Joyce

 
I head out of the emergency department of our local tertiary care hospital. The waiting room seems pitifully small, probably twenty chairs, with the security desk, check-in desk, triage station and the entrance doors in close proximity. There's no space for pacing here, and sometimes not enough chairs.
 
I notice a familiar figure, dressed in bright red, who stands out from the others. With a start, I realize it’s Joyce, one of my heroes. Joyce is the nurse practice manager at our sister health center, and she's transformed the place into one known for its engaged staff and team-based care. Her warmth and enthusiasm are contagious.

Normally, seeing Joyce fills me joy and anticipation of what great news or interesting question she has for me. But quickly my anticipation turns to dread. She shouldn’t be sitting here, not at 11 pm on a weeknight.

A Date with Mom

 
I rush into the waiting room, trying to make it on time. Mom is sitting in the chair, patiently reading her romance novel with her ninety-nine cent bifocals. Calm and relaxed, in contrast to my frantic entrance as I juggle my schedule to try and make her appointment.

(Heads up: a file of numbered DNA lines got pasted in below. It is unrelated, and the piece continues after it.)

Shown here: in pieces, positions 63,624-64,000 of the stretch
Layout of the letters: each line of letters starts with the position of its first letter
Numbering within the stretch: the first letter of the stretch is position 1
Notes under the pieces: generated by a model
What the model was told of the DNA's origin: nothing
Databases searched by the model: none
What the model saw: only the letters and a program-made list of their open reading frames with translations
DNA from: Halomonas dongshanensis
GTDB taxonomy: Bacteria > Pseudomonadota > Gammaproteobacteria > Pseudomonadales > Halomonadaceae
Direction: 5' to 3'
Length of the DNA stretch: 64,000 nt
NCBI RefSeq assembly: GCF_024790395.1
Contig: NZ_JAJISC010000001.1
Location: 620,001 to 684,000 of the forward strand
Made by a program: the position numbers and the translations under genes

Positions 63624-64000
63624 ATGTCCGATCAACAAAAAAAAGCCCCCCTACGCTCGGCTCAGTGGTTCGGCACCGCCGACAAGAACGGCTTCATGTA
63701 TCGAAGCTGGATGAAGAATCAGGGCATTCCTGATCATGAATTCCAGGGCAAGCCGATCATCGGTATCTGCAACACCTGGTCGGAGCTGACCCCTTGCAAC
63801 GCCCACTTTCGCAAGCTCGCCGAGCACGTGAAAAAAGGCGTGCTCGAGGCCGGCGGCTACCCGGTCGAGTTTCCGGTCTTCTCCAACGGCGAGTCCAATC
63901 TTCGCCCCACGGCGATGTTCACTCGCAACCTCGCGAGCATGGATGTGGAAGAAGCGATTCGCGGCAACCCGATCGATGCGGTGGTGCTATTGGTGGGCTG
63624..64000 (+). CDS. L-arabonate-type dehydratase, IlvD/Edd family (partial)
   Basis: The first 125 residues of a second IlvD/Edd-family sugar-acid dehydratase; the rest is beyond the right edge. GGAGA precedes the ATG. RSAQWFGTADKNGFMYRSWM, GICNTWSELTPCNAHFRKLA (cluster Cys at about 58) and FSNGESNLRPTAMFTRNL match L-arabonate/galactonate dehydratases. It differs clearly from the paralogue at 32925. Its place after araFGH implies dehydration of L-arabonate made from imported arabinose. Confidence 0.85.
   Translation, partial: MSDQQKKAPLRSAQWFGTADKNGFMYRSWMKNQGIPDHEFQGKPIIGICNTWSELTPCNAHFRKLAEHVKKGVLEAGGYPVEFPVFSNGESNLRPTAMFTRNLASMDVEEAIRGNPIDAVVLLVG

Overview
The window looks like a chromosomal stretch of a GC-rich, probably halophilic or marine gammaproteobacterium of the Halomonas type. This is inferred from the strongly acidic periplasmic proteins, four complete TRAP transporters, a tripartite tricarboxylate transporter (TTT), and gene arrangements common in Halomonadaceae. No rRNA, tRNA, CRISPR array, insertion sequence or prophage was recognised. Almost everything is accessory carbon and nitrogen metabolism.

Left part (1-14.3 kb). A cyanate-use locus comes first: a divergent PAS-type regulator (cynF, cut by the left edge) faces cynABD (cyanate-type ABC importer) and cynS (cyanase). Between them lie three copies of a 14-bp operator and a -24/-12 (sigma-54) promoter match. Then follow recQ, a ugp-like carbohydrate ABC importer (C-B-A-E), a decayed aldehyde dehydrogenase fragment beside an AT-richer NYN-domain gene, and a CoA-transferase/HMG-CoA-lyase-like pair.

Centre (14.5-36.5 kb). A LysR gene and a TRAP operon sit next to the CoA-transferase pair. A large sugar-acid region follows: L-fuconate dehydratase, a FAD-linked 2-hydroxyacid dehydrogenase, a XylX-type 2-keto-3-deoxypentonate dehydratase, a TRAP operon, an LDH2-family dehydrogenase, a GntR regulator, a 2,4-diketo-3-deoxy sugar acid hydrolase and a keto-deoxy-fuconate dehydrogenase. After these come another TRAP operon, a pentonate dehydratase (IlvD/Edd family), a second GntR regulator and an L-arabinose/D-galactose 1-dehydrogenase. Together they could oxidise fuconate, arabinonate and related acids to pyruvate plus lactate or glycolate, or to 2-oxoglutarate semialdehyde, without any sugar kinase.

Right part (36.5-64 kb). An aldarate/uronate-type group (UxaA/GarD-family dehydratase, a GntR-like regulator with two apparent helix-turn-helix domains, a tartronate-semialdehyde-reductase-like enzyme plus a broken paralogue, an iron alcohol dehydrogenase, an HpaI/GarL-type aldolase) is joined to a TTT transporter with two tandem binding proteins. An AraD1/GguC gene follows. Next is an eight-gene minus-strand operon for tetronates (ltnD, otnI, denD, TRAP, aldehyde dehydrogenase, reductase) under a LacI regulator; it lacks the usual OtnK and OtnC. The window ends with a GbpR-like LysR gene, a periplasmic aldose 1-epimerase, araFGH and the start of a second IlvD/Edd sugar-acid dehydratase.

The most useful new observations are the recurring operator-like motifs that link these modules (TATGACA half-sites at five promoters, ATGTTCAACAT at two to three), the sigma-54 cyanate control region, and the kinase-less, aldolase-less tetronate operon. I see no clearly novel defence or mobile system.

Cartoons and Shots

 
I have vivid memories of the HIP (Health Insurance Plan of Greater New York, a prepaid health plan) waiting room on East 23rd Street in Manhattan, which I often visited as an elementary school child. I most remember two things about that room: the magazines, and the anticipation of a possible shot.

Vinyl Cushion

 
I arrive in the waiting room nearly a half hour early and confirm my existence with two insurance cards and a questionnaire that asks me yet again to list my illnesses, allergies, and medications. Most seats are occupied by old people, older than me. Or maybe the same age. It’s difficult to say who is with whom because those who are not making love to their cell phones are paging through OK!, People and Star. Nobody’s eyes are on anyone.